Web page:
A poor quality measure

Primary care doctors may have different approaches to managing blood pressure in their patients, based on their patient population and patient preferences. If a doctor with mostly elderly patients strives to keep them off additional medications, could she acknowledge the guidelines without changing her practice for every patient? As of now, the guidelines are not binding, but if they get embedded in quality measures, which is likely, doctors will be graded on how well they get patients to the new hypertension target. These grades may affect doctors’ pay or even the sustainability of their practice. 

“If I lower my patient’s blood pressure and they fall and break their hip, I still get paid.”

“If I lower my patient’s blood pressure and they fall and break their hip, I still get paid,” says Lazris. “But if their blood pressure is above the target, I fail the guideline.” The penalty for failing more than 10% of guidelines can be as high as $80,000 a year, which can make or break a primary care practice.

“Increasingly these grades are getting pushed out into the public domain, so if you score badly [on hypertension], patients could leave,” says Adler, “This grading system creates a tension between doing the right thing for the patient and doing what’s best for you.”

The ACA guidelines recommend that doctors encourage lifestyle changes before turning to medication for patients with high blood pressure, but some worry that the guidelines will just lead to more medication. It’s much easier to give a patient a prescription than try and change hard-wired lifestyle habits, and the medication route is especially tempting if doctors are under pressure to deliver quick results.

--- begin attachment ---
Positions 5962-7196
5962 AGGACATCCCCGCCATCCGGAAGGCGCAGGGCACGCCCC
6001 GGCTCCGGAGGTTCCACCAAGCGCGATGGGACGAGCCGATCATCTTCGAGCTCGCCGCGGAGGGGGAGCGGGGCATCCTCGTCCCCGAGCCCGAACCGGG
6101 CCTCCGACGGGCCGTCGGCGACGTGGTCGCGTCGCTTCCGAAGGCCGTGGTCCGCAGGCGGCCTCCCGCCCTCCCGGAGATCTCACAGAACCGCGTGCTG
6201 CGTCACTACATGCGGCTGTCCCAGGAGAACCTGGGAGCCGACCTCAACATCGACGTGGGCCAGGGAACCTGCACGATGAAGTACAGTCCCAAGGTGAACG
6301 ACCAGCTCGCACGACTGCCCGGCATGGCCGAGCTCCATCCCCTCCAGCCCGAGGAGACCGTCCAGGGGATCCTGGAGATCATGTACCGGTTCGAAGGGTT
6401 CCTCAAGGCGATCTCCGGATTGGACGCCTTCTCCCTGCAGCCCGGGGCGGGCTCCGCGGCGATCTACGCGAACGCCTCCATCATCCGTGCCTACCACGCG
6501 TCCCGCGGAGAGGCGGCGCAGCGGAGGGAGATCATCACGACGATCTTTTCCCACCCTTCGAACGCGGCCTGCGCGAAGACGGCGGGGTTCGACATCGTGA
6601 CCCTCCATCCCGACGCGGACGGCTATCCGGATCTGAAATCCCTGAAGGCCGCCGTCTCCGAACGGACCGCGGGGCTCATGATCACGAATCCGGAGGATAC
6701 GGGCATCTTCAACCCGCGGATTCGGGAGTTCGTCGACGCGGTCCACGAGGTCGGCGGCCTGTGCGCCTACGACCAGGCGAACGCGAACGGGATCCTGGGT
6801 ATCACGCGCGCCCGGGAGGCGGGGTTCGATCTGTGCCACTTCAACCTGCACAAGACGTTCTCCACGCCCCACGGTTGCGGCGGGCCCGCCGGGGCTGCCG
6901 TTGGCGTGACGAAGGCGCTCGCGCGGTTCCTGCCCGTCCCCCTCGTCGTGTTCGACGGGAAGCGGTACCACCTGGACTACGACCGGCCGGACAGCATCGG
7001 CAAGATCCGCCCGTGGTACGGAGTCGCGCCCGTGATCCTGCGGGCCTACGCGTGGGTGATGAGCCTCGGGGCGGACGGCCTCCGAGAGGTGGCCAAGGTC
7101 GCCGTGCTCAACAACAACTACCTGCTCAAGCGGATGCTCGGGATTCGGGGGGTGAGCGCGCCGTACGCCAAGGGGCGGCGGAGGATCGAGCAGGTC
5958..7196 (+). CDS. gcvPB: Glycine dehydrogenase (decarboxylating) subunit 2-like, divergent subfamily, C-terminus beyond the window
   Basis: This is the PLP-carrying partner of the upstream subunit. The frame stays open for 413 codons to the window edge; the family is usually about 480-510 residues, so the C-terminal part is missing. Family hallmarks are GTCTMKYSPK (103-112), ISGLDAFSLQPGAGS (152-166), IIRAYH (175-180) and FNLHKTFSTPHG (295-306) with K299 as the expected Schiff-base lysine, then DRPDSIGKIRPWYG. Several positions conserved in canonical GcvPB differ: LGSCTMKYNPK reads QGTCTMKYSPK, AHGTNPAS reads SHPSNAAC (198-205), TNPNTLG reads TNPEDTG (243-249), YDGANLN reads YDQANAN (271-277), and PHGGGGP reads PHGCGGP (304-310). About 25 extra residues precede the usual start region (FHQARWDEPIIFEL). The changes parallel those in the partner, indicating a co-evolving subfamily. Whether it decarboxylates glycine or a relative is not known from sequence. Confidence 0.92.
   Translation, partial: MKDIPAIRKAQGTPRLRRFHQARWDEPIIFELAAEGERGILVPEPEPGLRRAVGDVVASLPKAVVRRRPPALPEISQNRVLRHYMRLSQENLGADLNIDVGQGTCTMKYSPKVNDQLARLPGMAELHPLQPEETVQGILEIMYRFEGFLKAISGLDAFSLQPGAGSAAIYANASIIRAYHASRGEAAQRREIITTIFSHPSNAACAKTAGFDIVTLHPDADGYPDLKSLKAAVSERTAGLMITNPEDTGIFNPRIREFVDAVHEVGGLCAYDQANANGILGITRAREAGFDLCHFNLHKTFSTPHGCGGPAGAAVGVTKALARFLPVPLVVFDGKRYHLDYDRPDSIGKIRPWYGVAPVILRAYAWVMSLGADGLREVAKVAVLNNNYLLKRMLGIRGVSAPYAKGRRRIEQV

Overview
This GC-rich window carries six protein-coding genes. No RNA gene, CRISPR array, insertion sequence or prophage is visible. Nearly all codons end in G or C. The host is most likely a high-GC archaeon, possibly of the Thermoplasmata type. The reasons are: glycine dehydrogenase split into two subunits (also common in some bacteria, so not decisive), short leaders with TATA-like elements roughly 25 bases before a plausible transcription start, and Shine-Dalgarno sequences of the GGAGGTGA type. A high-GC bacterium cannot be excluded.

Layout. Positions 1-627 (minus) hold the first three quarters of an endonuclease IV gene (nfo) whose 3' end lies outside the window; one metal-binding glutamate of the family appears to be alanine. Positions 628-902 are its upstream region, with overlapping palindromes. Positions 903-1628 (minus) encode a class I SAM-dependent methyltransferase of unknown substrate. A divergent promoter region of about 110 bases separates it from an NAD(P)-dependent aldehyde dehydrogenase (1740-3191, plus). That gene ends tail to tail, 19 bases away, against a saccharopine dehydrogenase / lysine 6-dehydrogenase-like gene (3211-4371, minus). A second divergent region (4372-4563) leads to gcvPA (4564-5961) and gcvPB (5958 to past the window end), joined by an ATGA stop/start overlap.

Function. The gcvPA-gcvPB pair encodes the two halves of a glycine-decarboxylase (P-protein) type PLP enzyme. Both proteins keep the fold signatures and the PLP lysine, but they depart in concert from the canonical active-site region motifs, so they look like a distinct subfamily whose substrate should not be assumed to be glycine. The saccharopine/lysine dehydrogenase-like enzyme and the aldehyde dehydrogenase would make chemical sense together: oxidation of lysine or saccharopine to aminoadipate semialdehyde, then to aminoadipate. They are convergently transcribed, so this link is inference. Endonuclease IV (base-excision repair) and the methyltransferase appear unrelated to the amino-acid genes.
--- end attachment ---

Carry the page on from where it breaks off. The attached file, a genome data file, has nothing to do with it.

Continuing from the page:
The new guidelines are extraordinarily aggressive, essentially classifying 46% of adult Americans as hypertensive, while pathologizing a new category the authors call “elevated BP”; this includes people with systolic BP 120-129. They even call for people in this category to be seen by a health care provider every 3 – 6 months. That’s a lot of time for primary care doctors to be seeing otherwise healthy patients when they have so many other patients to see.

Doctors like Lazris and Adler are speaking out in the hopes that these guidelines will not become binding quality measures, but if the new blood pressure target becomes a reality, overtreatment of hypertension will likely follow.

A Silver Lining?

There are elements of the new guidelines that are enthusiastically embraced by primary care clinicians. Shining a light on cardiovascular health and optimizing lifestyle to improve this through diet and exercise are universally applauded, though Dr. Adler notes this would be better accomplished through public health interventions rather than through individual medical visits. He also highlights two other positives, noting that out-of-office BP measurements should be used to confirm a diagnosis of hypertension and to guide treatment because such measurements correlate better with patient outcomes, and that optimal treatment plans should be established through shared decision-making between patients and clinicians.